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Cheaper than fossil or nuclear? Only in wishful-thinking fantasy land

"It will ultimately be cheaper than sticking with fossil fuel or going nuclear," say the profs.

Hmm. Assuming that the price of sticking with fossil fuel is the end of the world, the first part of that sounds fair enough.

But cheaper than nuclear? Not by any reasonable use of the word cheap, no.

A modern nuclear powerplant can sustain more than three quarters of a million electro-European future citizens. If a seven-billion-strong human race lived at that standard, there'd be a need for approximately 10,000 such plants, which could be located anywhere. (There are already many more power stations than that in existence. We are talking about less infrastructure than now, not more.) There'd no longer be a need for any world-spanning supergrid or massive redundant backups or new transport routes across the Sahara, etc.

Indeed, there'd be rather less transportation than now - shipping energy about in the form of uranium doesn't require continental pipelines or colossal supertankers. Pleasingly for those who don't like being dependent on far-off lands or volatile markets for energy supplies - as we are now with oil or gas, and would be with equatorial sun-farms - you can stockpile fuel enough to run a nation for years in quite small facilities.

Our 150-person local neighbourhood, in that scenario, only needs to cough up for two ten-thousandths of a new powerplant every 30 years; about US$900 annually for a five-person household. Quadruple this figure to make a generous allowance for distribution and profit margins, waste management, running costs and (tiny compared to the others) fuel. Note that we made no such realistic provision in the case of the windmills and sun-farms.

Now your five-person energy bill is a bit more than a modern British household gas bill - forget about the 'leccy - and don't forget, that future bill includes fuelling your car and all the other energy you use outside the home: a worthwhile proportion of what you spend on bus or rail fares - no air fares because you probably don't fly any more as an electric future-person - manufactured goods, food, water etc. All those things are partly made of energy*.

Worried about the constant parade of nuclear "accidents" reported in the press? Read this. Worried about uranium running out, or the storing of the wastes? Use the waste again and again until it's gone - and then there are lots of plans for getting more fuel, all lying dormant at the moment as existing uranium reserves are more than adequate to meet demand.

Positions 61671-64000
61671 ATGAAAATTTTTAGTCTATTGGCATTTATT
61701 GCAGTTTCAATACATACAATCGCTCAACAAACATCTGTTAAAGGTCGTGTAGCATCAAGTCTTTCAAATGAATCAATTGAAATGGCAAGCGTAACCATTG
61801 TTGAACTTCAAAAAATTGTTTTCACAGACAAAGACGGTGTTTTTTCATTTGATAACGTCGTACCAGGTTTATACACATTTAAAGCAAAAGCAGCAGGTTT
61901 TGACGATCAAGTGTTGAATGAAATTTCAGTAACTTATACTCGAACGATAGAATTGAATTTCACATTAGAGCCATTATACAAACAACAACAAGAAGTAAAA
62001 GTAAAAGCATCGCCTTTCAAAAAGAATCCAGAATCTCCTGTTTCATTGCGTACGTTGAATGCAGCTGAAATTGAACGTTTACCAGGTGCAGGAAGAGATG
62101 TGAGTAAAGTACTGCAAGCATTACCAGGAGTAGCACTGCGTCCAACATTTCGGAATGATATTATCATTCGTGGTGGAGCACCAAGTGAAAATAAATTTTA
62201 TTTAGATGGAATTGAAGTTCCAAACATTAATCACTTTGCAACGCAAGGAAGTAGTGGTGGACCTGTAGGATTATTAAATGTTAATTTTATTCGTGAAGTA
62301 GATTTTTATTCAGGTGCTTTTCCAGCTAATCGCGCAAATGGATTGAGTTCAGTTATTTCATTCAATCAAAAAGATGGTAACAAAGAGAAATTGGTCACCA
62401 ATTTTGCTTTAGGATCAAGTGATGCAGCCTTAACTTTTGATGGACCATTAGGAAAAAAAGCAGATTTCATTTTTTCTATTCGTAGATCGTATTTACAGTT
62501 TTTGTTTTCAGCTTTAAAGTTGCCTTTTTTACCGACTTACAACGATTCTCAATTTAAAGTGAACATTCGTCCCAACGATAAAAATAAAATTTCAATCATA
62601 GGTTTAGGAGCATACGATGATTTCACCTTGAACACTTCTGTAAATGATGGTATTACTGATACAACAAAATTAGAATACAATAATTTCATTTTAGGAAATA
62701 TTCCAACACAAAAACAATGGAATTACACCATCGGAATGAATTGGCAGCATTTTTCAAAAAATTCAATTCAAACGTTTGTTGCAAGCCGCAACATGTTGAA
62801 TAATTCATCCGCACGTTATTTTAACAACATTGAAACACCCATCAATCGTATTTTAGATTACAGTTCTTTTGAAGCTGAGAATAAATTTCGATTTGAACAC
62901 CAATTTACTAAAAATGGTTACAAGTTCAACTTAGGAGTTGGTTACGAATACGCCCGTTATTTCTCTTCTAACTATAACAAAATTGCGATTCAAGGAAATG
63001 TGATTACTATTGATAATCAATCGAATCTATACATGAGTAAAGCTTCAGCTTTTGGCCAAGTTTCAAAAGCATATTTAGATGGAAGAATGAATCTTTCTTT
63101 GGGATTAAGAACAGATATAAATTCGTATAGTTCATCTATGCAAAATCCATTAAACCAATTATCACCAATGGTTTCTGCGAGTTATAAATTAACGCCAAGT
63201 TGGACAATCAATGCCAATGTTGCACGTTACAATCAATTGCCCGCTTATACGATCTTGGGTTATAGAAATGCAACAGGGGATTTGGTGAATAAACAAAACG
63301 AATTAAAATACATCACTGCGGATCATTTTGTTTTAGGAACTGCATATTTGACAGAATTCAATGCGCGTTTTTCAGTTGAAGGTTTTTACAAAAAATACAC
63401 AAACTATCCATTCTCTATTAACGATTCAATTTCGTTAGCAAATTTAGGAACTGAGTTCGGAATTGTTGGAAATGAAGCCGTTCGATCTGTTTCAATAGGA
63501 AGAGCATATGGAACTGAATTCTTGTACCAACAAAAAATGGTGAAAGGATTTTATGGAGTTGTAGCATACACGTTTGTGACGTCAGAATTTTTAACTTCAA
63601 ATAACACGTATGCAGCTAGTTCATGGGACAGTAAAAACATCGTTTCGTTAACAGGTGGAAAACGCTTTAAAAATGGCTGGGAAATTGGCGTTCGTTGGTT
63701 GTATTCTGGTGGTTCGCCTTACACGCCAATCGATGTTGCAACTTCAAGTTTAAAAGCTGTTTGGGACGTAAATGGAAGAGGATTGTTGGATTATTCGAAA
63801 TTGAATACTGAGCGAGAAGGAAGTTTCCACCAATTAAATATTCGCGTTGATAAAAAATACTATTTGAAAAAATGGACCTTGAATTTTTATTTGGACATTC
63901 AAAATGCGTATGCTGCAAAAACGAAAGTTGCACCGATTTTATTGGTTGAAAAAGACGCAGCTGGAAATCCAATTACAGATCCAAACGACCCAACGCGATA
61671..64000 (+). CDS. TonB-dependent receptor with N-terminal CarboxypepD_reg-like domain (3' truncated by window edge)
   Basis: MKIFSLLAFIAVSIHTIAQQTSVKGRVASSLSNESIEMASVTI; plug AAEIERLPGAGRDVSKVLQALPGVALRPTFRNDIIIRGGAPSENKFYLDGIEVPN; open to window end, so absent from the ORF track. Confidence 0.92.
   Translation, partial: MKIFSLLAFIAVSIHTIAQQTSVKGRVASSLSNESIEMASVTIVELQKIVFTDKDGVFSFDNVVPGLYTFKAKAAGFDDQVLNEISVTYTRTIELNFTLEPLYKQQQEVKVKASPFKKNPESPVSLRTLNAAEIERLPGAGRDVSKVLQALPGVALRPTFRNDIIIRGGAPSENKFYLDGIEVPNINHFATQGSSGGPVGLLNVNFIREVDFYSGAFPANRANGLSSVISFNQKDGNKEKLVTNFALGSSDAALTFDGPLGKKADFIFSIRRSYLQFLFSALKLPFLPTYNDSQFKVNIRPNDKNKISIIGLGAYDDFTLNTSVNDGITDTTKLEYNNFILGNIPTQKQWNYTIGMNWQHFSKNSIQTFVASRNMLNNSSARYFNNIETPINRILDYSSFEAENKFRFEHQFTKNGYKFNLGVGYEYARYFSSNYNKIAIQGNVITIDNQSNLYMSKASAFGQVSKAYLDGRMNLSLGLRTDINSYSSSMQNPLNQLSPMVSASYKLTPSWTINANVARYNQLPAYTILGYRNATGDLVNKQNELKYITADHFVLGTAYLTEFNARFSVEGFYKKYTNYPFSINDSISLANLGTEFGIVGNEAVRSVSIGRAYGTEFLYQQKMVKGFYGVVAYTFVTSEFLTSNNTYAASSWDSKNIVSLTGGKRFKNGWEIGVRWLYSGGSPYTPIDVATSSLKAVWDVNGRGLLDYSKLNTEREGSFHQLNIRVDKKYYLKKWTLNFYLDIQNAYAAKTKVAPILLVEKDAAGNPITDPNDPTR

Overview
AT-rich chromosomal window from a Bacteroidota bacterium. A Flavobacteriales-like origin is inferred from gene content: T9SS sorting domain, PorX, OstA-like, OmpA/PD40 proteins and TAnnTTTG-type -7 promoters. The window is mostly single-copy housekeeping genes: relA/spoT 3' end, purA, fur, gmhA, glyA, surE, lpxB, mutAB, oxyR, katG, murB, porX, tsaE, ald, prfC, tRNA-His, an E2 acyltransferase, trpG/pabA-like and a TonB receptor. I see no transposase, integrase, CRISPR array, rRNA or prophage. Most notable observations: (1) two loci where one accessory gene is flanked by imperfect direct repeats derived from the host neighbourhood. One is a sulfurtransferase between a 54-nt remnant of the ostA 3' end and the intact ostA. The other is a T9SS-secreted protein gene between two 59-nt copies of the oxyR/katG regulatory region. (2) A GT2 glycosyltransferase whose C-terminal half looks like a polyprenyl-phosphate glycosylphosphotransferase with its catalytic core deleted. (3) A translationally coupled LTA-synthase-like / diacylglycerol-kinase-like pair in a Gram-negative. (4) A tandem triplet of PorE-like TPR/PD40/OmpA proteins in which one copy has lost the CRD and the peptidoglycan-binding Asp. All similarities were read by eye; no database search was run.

But. Re-using waste, the only sensible way to run a big nuclear sector, means producing fuels that could be stolen and used to make weapons: that's why the USA refuses to do so now. A big stockpile of hazardous and horrendously expensive-to-manage wastes is seen as better to have than small stocks of weapons-grade fuel and hardly any waste at all. Fear of nuclear armageddon lies at the root of most objections to nuclear power, in fact. It's no coincidence that Greenpeace is called Greenpeace, or that several activists who are more green than peacenik have broken with the hard-greens over this issue.

Renewables simply aren't cheaper than fossil or nuclear. That, after all, is why we live in a fossil and nuclear powered world - big business would have done renewables on its own if it were cheaper to do so, and fringe academics would be calling for the widespread burning of oil. That's why Professor JC MacKay of Cambridge University, a researcher whose personal beliefs are very green (and indeed he is also more than a bit of a peacenik) but with a much more impressive hard-sciences background and rather more intellectual honesty than Jacobson and Delucci, says this when examining the all-electric future:

E stands for ‘economics’. On a level economic playing field with a strong price signal preventing the emission of CO2, we don’t get a diverse solution, we get an economically optimal solution that delivers the required power at the lowest cost. And when ‘clean coal’ and nuclear go head to head on price, it’s nuclear that wins... My final plan is a rough guess for what would happen in a liberated energy market with a strong carbon price [so putting ordinary fossil fuel out of the running].

This plan has a ten-fold increase in our nuclear power over 2007 levels. 110GW is roughly double France’s nuclear fleet. I included a little tide because I believe a well-designed tidal lagoon facility can compete with nuclear power.

There's no way in the world that Jacobson and Delucci can stand up their assertion that a renewables-powered electric world is cheaper than going nuclear, unless we make the same assumption as we just did with fossil fuel - that nuclear is evil and will destroy the world. It seems pretty plain that the two professors made that assumption about nuclear and fossil long ago, before they ever began their careers.

Their plan isn't science or engineering or even (spit) economics - it's just wishful thinking.

For shame, Scientific American. ®

*This last is also true of the future renewables bills, but they are so huge it hardly matters.

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